FROM THE STATE OF ALASKA Senator STEVENS. Mr. Chairman, I thank you for recognizing me. I want you to know that I concur in your outline as to what this committee should cover.
I would like to throw in the possibility of thinking about whether Congress ought not to take the lead in the budget process and at the end of a session of Congress deliver to the President its estimate of what the ongoing programs will cost and have some guidelines set down in the budget process for the Executive Branch for the coming year.
It does seem to me that we carp and criticize, but we really don't give much real thought to the future as we deal with the coming year in our budget and appropriations process. I would throw out for consideration that perhaps the Budget Committee ought to have the duty to also, once we get into the reconciliation process, projecting for the Executive Branch and giving some guidance to the Executive as to what the priorities of Congress are for the following year and the next session of Congress. That way, we would share part of the burden and also have an opportunity to outline our priorities.
So often people talk about the line item veto in the sense of removing the changes that Congress makes in the Executive budget, which is still within the overall top limit of spending agreed to by both the Executive and Legislative Branches. I don't think the Members of Congress have enough input into the budget process looking out into the future.
I welcome your comments about long-term as well as short-term reaction to the budget process.
Chairman HAMILTON. Thank you very much, Senator Stevens.
If there are no more comments from my colleagues, Dr. Reischauer, we look forward to your testimony. You may proceed. STATEMENT OF DR. ROBERT D. REISCHAUER, DIRECTOR,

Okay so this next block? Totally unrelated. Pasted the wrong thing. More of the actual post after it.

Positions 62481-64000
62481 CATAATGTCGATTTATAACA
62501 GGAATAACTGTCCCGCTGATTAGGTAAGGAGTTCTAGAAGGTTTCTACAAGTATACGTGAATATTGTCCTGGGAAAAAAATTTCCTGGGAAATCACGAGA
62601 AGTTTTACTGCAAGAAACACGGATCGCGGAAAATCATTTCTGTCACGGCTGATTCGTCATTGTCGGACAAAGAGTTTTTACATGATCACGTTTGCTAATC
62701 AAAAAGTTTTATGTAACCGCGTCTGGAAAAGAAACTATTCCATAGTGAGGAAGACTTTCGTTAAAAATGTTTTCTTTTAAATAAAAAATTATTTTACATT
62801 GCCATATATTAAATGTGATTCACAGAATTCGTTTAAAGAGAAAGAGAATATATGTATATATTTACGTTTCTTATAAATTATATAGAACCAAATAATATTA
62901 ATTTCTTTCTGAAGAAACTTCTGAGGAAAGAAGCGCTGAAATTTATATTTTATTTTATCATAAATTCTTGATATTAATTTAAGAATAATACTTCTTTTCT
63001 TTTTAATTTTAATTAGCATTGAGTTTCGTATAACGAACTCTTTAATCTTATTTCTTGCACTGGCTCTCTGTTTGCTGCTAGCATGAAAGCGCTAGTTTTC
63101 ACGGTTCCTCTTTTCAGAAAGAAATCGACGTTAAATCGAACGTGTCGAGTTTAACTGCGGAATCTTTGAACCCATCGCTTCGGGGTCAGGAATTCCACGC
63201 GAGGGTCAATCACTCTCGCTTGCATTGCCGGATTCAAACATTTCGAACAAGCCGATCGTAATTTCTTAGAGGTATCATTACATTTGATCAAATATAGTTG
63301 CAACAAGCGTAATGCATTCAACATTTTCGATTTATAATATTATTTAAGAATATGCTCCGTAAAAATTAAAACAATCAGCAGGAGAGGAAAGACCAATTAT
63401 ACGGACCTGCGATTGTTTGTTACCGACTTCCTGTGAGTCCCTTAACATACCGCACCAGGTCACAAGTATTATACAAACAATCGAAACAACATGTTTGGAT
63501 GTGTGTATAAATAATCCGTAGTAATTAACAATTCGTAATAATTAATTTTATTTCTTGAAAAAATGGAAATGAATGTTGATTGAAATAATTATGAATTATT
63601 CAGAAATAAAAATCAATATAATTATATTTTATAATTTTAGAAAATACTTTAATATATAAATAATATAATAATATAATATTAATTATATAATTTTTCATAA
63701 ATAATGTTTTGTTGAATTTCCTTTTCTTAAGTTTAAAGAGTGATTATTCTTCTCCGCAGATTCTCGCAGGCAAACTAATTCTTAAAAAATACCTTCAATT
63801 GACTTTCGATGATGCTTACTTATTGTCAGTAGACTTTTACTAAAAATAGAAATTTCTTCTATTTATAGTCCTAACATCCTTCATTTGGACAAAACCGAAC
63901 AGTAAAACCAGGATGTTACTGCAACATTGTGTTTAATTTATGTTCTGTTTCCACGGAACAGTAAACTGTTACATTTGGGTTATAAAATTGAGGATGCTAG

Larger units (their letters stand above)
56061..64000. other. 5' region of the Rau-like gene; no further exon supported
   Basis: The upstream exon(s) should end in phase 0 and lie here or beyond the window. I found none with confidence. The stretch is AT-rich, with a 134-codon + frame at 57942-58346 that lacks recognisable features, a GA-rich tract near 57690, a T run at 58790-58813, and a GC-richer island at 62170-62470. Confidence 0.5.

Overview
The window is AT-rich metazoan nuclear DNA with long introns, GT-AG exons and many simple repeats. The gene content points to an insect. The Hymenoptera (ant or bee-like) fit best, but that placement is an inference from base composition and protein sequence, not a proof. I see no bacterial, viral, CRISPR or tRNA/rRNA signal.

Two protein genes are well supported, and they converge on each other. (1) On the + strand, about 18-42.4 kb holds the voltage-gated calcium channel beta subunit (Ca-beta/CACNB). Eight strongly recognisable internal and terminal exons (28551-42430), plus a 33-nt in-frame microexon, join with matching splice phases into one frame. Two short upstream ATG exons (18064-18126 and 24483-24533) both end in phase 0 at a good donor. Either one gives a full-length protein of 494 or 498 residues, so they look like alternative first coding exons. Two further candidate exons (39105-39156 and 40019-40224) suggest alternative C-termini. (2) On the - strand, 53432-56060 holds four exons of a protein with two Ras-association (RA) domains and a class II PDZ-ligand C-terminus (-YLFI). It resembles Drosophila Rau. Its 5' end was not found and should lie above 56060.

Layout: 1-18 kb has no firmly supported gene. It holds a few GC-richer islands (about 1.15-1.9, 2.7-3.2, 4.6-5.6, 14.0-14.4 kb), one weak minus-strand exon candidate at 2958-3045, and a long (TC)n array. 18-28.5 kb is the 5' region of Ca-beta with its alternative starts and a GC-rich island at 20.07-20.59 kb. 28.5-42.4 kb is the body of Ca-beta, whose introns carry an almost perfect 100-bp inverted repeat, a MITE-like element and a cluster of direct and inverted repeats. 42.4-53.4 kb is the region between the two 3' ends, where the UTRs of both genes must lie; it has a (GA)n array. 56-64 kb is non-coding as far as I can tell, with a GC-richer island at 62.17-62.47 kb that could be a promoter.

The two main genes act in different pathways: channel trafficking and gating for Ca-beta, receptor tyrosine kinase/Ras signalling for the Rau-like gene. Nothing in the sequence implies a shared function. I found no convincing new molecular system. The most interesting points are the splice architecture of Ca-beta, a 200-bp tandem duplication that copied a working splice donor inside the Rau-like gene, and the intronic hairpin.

CONGRESSIONAL BUDGET OFFICE Mr. REISCHAUER. Thank you, Mr. Chairman and members of the committee.
I appreciate the opportunity to discuss the budget process with you here this morning. I have a prepared statement which I will submit for the record and I will summarize what that statement has to say about three different topics.
First, two roles the budget process has been asked to play in recent years; second, what recent experience has taught us about what can and cannot be expected of the budget process; and third, the advantages and limitations of a few of the many structural changes that have been proposed throughout the years for the budget process.
The traditional role the budget process has played has been to prescribe the general rules and procedures that govern the presentation of the budget by the President and the deliberations on the budget by the Congress. The Budget Accounting Act of 1921 and the Congressional Budget and Impoundment Control Act of 1974 lay out these rules and procedures. The latter formalized and strengthened Congress' role in the budget process immeasurably. It required an annual concurrent budget resolution, which gave the Congress a mechanism for explicitly considering the budget as a whole. It also gave Congress a means of coordinating its various budget-related activities.